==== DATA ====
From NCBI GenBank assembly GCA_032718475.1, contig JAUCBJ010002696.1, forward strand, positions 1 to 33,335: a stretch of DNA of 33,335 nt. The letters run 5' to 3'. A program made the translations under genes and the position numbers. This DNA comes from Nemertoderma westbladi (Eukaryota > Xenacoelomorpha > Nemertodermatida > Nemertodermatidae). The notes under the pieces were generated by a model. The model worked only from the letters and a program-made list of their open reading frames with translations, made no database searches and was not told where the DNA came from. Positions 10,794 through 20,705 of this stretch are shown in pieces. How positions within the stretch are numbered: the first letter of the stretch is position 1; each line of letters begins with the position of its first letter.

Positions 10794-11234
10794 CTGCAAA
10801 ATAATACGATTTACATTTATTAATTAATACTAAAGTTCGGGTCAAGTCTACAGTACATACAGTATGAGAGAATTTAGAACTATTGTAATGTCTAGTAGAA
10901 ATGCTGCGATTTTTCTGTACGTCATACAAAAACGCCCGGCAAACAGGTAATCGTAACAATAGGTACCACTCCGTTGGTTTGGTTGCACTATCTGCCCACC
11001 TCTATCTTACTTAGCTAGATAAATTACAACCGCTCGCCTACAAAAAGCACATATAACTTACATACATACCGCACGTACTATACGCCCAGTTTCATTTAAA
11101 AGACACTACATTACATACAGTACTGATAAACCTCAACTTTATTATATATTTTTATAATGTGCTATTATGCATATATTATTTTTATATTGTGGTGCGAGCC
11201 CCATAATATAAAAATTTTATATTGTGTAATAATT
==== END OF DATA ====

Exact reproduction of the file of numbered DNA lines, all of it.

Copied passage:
From NCBI GenBank assembly GCA_032718475.1, contig JAUCBJ010002696.1, forward strand, positions 1 to 33,335: a stretch of DNA of 33,335 nt. The letters run 5' to 3'. A program made the translations under genes and the position numbers. This DNA comes from Nemertoderma westbladi (Eukaryota > Xenacoelomorpha > Nemertodermatida > Nemertodermatidae). The notes under the pieces were generated by a model. The model worked only from the letters and a program-made list of their open reading frames with translations, made no database searches and was not told where the DNA came from. Positions 10,794 through 20,705 of this stretch are shown in pieces. How positions within the stretch are numbered: the first letter of the stretch is position 1; each line of letters begins with the position of its first letter.

Positions 10794-11234
10794 CTGCAAA
10801 ATAATACGATTTACATTTATTAATTAATACTAAAGTTCGGGTCAAGTCTACAGTACATACAGTATGAGAGAATTTAGAACTATTGTAATGTCTAGTAGAA
10901 ATGCTGCGATTTTTCTGTACGTCATACAAAAACGCCCGGCAAACAGGTAATCGTAACAATAGGTACCACTCCGTTGGTTTGGTTGCACTATCTGCCCACC
11001 TCTATCTTACTTAGCTAGATAAATTACAACCGCTCGCCTACAAAAAGCACATATAACTTACATACATACCGCACGTACTATACGCCCAGTTTCATTTAAA
11101 AGACACTACATTACATACAGTACTGATAAACCTCAACTTTATTATATATTTTTATAATGTGCTATTATGCATATATTATTTTTATATTGTGGTGCGAGCC
11201 CCATAATATAAAAATTTTATATTGTGTAATAATT